District Ranger: Thanks for your feedback on management of public lands (column)
I recently found a file cabinet in our office attic filled with photographs of the Holy Cross National Forest from the 1920s and ’30s. The photos show all kinds of things: unnamed cabins and structures in the woods, a group photo of all of the Colorado District Rangers at a Ranger meeting in 1921, high-alpine lakes in front of craggy mountain tops and the “hero shot” of some Forest Service staff pointing and posing as Mount of the Holy Cross looms behind them.
Since pouring through the photographs I’ve been struck by just how much has changed since then and also just how much hasn’t.
Some of the major issues facing our local public lands, while certainly challenging and unique, can be directly tied to the original goals of the U.S. Forest Service: to provide the greatest amount of good for the greatest amount of people in the long run. Of course, today more regulations, policies and case law help guide us as managers, but the basic tenets of balancing the myriad uses and resources of National Forests still remain today.
Wildlife and habitat management have been particularly hot topics in recent months. Eagle County residents are accustomed to living amidst the struggle to maintain the delicate balance with the local wildlife populations, and we’ve seen herd numbers rise and fall over the years. And while the numbers of deer and elk in our upvalley units have undoubtedly declined in the past decade, I would urge everyone to take this moment to double-down on responsible recreational habits — respect closures, keep dogs on leash or under voice control, and help be a voice to educate people.
I commend the town of Vail for its role in reinvigorating this community discussion, and I’m excited to see things like the Vail Valley Mountain Bike Association’s Adopt-A-Trail Ambassador program taking shape this year. These are some great examples of dialogue, education and action toward helping deer and elk populations and habitat improve.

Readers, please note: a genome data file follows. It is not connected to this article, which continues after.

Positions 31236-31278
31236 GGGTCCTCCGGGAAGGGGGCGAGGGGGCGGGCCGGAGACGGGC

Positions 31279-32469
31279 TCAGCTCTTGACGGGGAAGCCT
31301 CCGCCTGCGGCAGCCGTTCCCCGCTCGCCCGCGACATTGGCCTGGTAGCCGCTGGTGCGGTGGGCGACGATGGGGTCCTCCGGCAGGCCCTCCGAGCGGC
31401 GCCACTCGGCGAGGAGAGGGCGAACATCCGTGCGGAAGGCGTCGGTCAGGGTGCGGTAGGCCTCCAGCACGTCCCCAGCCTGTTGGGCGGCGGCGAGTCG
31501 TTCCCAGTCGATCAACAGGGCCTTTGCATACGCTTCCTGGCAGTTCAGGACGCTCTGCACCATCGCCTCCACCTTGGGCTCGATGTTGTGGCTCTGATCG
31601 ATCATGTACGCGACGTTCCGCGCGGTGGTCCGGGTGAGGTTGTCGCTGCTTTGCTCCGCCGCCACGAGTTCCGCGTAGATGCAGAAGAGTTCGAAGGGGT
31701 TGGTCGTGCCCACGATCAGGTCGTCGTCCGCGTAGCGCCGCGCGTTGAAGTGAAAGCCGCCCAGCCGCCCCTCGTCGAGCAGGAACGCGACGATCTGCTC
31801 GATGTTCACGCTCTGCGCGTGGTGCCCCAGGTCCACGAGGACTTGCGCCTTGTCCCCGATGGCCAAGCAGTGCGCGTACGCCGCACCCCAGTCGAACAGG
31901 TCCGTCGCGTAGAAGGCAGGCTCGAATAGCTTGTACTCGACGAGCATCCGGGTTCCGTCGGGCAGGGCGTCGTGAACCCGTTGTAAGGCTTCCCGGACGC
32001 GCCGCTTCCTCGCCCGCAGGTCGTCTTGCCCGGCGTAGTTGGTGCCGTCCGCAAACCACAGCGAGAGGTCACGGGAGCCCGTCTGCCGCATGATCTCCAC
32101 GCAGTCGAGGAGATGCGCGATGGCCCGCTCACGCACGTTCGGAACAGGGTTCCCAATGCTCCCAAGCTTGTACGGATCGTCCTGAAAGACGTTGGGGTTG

I also want to point out that while deer and elk get most of the attention, the Forest Service manages habitat for other local wildlife species such as Canada lynx, Brewer’s sparrow, boreal toad and peregrine falcon, to name just a few. Decreasing numbers of any wildlife species is a concern to all of us, especially as the Forest Service strives to focus more broadly on ecosystem and forest health.
I’m proud to report that on the whole, our local National Forest lands are thriving, healthy and productive. Of course, there still remains much work to make them even better, and I’m heartened by the increased attention to improving the wildlife resource.
And it seems there is no better example of a community and the Forest Service balancing multiple important resources than the Berlaimont Estates access project. The Forest Service has received hundreds of comments about this project in the past weeks, and we appreciate the passion and dialogue from so many people. I also understand why this is difficult for so many, as there is a rich history of use in the area and a law about access that most haven’t heard of, as well as nuanced issues that come with private property surrounded by public land.
Please know that the Forest Service has worked on this project for more than a decade. We’ve discussed it with the public, user groups and all levels of government, and we are committed to following process, regulations and the law. Your input has been invaluable, and as we move closer to a final decision, I look forward to continuing the open and transparent dialogue that we’ve had so far.
I’m constantly heartened by the love and appreciation for public lands in this community. The photos in my office remind me that those feelings are not just a recent phenomenon, and my staff and I are incredibly proud to be a part of that local legacy. Thank you for your continued interest in, and stewardship of, these wild and beautiful places that surround us.
Aaron Mayville is District Ranger for the U.S. Forest Service Eagle and Holy Cross Ranger Districts. You can reach him at firstname.lastname@example.org.
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